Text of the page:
Fall is the time to get your home ready for the coming winter, which can be the most grueling season for your home. Canada Mortgage and Housing Corporation (CMHC) suggests you perform a variety of tasks which will help you to avoid the most common— and costly—problems before they occur. Some of these tasks are:
• Ensure leaves and other debris are removed from eaves and downspouts for proper drainage from the roof. Ensure that downspouts direct water away from the house foundation.
• If you have a gas, oil, or other non-electric heating system, have it serviced by a qualified company—every two years for a gas furnace and every year for an oil furnace or in accordance with the manufacturer's instructions. Have the chimneys or combustion vents checked for nests or other obstructions before turning on your heating system.
• If you have a furnace, check and clean or replace filters on a monthly basis during the heating season.
• Gently vacuum in and around hot water baseboard and electric baseboard heaters to remove dust. Remove the grilles on forced-air heating systems and vacuum inside the ducts. Ensure airflow dampers are open.
• If you have a heat recovery ventilator (HRV), ensure the air intake grille—located on the outside of the house—is clean, the filters and core within the unit are clean, the condensate drains properly (test by pouring water into the drain pan under the core and watching the flow through the drain tube), and the HRV is turned on and is set at the right speed.
• If you have a well, test the water quality.
• If you have a sump pump, ensure it is operating properly, with no obstructions or leaks in the drain line.
• If you have a septic tank, have it checked to determine if it needs to be emptied before the winter starts.
• Remove and store window screens, install storm windows, and ensure all windows, doors and skylights shut tightly, including the door between your house and garage; repair or replace weather stripping, as needed.
• Ensure that the ground around your home slopes away from the foundation wall to decrease the likelihood of water draining into the basement.
• Cover the outside of the air conditioner, and drain and store outdoor hoses. Close the valve to the outdoor hose connection and drain the faucet.
• Winterize landscaping by storing outdoor furniture, preparing gardens and, if necessary, protecting young trees or bushes.
For more information visit www.cmhc.ca.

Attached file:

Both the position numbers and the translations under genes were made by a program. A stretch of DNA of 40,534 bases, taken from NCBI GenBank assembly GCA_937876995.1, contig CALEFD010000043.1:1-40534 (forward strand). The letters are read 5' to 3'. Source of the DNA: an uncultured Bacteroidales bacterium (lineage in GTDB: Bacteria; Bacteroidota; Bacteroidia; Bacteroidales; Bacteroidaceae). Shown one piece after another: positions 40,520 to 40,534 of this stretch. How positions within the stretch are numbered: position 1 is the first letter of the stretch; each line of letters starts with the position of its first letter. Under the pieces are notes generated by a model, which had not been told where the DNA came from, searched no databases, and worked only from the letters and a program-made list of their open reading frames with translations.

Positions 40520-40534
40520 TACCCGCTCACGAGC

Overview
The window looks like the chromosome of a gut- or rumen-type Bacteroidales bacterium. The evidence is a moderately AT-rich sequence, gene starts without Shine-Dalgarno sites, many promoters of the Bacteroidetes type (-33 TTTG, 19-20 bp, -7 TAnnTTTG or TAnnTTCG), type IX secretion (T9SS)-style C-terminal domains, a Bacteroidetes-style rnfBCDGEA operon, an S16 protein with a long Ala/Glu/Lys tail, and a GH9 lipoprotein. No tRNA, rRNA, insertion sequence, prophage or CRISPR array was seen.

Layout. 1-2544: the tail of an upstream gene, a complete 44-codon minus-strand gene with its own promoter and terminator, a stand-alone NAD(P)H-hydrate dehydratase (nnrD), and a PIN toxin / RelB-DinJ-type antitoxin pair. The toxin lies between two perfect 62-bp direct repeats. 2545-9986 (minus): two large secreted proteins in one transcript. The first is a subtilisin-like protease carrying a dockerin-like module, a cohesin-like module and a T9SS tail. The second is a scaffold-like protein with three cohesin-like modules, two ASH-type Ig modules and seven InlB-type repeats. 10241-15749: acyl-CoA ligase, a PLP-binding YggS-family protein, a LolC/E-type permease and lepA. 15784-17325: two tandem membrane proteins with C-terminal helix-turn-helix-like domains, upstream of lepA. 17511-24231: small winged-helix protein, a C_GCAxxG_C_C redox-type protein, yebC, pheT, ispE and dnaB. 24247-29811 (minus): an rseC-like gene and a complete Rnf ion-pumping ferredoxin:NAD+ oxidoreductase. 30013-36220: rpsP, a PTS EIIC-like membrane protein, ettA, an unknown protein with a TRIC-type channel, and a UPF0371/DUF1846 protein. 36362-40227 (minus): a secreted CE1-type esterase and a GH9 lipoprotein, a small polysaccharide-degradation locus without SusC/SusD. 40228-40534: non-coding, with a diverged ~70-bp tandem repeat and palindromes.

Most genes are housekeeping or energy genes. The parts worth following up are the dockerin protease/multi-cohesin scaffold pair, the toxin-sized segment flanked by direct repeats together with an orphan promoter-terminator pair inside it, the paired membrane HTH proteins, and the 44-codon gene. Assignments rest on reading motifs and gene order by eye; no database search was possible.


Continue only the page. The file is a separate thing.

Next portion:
August 11, 2011 8:03 pm
Due-on-sale. Clause in a note or mortgage giving the lender the right to call the entire loan balance due if the property is sold or otherwise conveyed.
August 11, 2011 8:03 pm
Q: Is it possible to refinance following a bankruptcy?
A: It can be difficult to do after a bankruptcy, unless you are willing to pay very high interest rates and fees. However, if you are contemplating bankruptcy, first talk with your lender and explain your situation. If your mortgage payments are current, the lender may be accommodating and refinance your loan, thereby helping to ease your financial burden.
August 10, 2011 8:03 pm
Seven Tips to Help the Family Get Ready
It’s nearly time for summer to move over and make room for back-to-school—possibly the family’s busiest and most chaotic time of the year, especially in multiple-child households.
But a little organization can calm the nervous, clothe the brood, and underline the joy and excitement that every new school year should bring, according to Cynthia Ewer, editor of Organized Home.
Ewer shares the following tips to ease the angst of preparing for back-to-school:
• Ease back into school year schedules – if the kids have been staying up later and sleeping in, start easing them back into school year schedules a week or two before school starts. Also plan meals and snacks as you expect to do during the school year.
• Create calendar central – Post a large-square calendar and bulletin board on or near the refrigerator. A central calendar noting practices, music lessons, and all after-school activities is the only way to plan and keep order.
• Have a try-on day – Designate one day for all the kids to try on last year’s clothes. Make notes about who needs what before you begin to shop. Don’t forget to check for possible hand-me-downs.
• Shop early – End of summer sales can yield great bargains on school supplies as well as clothing and shoes. Buy outright any clothing or supplies your kids will need right away. Think about using layaway for boots, heavy jackets, and other supplies that will not be needed for a while.
• Check the paperwork – Do your athletes need proof of medical exams? Immunization records? Birth certificates for registration? Make any needed medical appointments now, and gather all the paperwork you will need.
• Take aim at morning madness – How can you save time and avoid upsets? Enlist the kids to set the table for breakfast as the dinner table is cleared. Create a workable bathroom schedule that gives everyone equal time. Keep a basket in the kitchen to hold signed permissions, homework, and reports due in a place where kids can find them fast.